A technician can usually tell when cleaning up the system of a given user whether or not they are particularly prone to infections fairly soon after the machine leaves the shop. In these cases I encourage them to purchase Malwarebytes Anti-Malware at the extraordinarily reasonable cost they ask for it. This extends as well to any client whom I feel has returned to my shop with the same computer a bit sooner than I would normally anticipate. While MBAM uses a considerable amount more memory than say Avira, it is an acceptable trade-off. Lest I be misunderstood here, allow me to emphasize that I run both MBAM and Avira or MSE on the troubled machines. And while I feel MBAM to be on the front line of defense, (due mostly to it thwarting the newest vectors sooner than the others) I do not feel it suitable to be used alone or as a replacement for a good AV scanner.

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    0 Votes
    gharlow

    In terms of effectiveness and minimal system impact Norton Antivirus is back in the king position. Microsoft Security Essentials is free and I have not had problems with it.

    Keep in mind while Antivirus tool companies use words like "protected", "safe" and "secure", which lull people into thinking they are impregnable. I tell my customers it is like wearing a bullet proof vest, but the bad guys are armed with 50 caliber weapons... at best they catch some 80% of threats. This means a 1 in 5 chance a new threat will get through! The best security comes from personal awareness. What are you downloading? Is that site safe cracks and warez are asking for trouble.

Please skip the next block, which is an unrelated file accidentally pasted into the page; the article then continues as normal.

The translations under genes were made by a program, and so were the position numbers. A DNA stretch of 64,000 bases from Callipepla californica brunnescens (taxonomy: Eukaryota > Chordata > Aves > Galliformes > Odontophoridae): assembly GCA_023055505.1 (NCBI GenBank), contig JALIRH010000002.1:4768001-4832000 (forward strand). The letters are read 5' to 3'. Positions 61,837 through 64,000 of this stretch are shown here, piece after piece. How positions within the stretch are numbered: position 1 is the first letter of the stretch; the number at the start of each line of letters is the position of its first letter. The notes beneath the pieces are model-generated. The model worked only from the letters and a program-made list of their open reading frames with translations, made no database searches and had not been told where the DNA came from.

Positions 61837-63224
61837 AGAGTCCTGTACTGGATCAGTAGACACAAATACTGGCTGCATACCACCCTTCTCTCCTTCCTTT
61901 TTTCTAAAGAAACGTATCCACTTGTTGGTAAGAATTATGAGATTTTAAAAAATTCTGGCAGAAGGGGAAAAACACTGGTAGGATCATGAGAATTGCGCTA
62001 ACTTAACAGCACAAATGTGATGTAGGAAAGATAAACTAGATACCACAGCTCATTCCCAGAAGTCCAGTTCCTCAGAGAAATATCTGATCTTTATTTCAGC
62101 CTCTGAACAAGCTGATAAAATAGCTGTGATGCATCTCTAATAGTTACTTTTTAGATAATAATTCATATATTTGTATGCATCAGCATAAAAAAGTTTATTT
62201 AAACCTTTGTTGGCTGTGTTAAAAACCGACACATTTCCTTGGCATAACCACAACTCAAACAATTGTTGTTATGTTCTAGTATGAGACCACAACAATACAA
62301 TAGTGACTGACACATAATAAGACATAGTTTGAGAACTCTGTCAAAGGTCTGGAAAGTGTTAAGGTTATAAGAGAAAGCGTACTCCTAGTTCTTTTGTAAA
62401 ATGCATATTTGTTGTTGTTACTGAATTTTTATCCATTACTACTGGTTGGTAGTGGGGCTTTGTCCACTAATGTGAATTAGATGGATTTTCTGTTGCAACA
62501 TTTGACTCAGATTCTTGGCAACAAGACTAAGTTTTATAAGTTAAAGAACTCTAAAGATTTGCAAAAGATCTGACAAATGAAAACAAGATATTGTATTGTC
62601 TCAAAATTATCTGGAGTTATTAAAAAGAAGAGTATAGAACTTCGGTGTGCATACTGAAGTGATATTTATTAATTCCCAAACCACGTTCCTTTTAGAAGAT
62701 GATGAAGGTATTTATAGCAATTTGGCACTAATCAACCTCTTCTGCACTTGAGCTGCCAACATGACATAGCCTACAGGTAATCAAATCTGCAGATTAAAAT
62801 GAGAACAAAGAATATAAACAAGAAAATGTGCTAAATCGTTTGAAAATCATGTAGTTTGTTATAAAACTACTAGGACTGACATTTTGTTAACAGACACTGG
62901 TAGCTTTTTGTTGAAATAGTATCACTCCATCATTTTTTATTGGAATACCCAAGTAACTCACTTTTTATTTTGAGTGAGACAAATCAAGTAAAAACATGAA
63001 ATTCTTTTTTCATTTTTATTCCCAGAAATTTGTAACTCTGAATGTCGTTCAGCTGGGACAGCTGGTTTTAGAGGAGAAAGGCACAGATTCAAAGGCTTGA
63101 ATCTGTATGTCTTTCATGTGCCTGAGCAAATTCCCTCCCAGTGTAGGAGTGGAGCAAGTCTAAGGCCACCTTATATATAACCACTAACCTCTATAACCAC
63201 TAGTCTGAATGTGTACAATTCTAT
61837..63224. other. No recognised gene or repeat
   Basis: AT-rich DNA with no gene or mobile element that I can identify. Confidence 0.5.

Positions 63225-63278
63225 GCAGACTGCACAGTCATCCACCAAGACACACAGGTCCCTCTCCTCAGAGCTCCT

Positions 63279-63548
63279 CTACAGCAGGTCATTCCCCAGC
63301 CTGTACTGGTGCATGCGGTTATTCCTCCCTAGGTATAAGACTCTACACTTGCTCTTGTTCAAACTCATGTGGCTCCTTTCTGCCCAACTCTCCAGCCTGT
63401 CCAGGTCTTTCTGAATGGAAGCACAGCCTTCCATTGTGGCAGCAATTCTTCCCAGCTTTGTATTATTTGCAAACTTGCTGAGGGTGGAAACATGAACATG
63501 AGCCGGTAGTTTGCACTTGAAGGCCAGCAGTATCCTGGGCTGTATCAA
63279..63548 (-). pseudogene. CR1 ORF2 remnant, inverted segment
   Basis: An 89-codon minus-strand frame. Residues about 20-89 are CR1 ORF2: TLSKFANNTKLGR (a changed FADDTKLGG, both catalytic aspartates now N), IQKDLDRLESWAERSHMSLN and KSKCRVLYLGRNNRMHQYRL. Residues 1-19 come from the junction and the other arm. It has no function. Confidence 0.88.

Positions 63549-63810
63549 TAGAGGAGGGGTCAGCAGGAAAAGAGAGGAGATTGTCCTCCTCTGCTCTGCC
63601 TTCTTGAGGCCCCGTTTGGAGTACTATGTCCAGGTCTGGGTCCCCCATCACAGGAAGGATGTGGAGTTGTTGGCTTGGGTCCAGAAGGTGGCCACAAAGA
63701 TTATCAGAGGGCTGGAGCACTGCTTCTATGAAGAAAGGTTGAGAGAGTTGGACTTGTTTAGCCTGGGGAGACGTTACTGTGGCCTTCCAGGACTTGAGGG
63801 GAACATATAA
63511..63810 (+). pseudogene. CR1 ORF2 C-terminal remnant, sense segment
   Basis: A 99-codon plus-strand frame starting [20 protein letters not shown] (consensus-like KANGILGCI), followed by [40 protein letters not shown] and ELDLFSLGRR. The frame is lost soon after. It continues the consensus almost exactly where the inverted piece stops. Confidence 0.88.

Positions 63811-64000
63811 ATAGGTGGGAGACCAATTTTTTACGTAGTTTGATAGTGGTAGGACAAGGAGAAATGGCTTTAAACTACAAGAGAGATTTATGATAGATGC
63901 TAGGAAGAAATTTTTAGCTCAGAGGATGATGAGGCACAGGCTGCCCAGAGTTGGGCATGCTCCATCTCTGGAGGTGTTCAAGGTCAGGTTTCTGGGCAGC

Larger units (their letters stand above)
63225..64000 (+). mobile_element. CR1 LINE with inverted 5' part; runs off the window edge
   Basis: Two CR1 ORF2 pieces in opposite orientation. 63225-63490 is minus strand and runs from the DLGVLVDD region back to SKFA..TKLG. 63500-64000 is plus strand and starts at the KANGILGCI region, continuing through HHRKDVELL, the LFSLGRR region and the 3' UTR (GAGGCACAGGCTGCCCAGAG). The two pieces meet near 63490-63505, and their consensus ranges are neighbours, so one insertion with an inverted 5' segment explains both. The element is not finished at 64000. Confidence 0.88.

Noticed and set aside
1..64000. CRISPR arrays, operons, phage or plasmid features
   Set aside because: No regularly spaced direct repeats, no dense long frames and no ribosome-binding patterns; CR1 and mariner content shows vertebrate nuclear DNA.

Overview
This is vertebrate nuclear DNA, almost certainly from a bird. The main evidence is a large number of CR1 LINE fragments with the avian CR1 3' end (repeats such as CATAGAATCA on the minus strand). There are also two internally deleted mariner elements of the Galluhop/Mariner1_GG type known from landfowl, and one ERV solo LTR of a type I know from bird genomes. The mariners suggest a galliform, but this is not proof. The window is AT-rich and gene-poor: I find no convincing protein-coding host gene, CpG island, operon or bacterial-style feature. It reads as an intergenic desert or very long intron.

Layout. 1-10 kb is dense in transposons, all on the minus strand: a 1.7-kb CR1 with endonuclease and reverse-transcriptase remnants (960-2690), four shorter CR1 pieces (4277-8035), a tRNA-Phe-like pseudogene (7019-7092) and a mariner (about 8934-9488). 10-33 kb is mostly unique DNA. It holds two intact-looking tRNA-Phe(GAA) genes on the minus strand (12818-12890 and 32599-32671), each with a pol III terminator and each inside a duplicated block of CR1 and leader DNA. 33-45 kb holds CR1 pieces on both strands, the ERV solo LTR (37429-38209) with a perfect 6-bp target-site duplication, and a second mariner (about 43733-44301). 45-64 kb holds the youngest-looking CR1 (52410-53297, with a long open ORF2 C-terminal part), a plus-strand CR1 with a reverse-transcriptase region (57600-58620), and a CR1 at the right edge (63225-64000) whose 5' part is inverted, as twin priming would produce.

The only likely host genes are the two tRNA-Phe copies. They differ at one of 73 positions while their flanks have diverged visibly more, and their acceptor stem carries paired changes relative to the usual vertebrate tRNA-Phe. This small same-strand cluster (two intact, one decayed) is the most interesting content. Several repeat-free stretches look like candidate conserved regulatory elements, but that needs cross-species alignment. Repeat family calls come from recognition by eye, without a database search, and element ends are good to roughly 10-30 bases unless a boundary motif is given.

+
    0 Votes
    SmartAceW0LF

    With a 15 plus year long track record of crap that Norton has behind it, any tech worth their salt stops listening to any further input you may have by endorsing them. Every year someone reports that Norton is new and improved. I don't doubt that that it has improved yearly. How could it not? So this year its a step up from the garbage it was last year. Who cares? Its still garbage.

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    0 Votes
    gechurch

    As others have said, your basic options are AVG, Avast and Microsoft Security Essentials. There are a few more, but they are either manual scanners only, or not good enough to warrant mentioning.

    To add to what others have said though, Avast requires registering. So unless you want to spend time registering it for every customer, I would go with something else. It also has a confusing interface. You can put a more normal skin on it, but again if you are doing this for your day job I wouldn't recommend going to that effort.

    When I was in the same line as you I always recommended AVG and installed it for clients. I actually prefer the free one over the paid one - the paid version has all sorts of extra crap that just slows things down. The free one has real-time protection and email scanning (and also a browser addon, but I never installed that). The free version of AVG is for non-commercial use only, and the other limitation is that updates are delayed by 24 hours. If you are installing it a lot, I recommend getting the offline installer and putting it on a USB stick. Then create a batch scipt with the following:
    avg_free_x86_all_2011_1170a3265.exe /UILevel=Silent /InstallToolbar=0 /DontRestart

    That runs the installer in silent mode (no need to press next, next, next finish). It also doesn't install the browser addon using that command, but you may like that (remove the /InstallToolbar=0 bit if you do).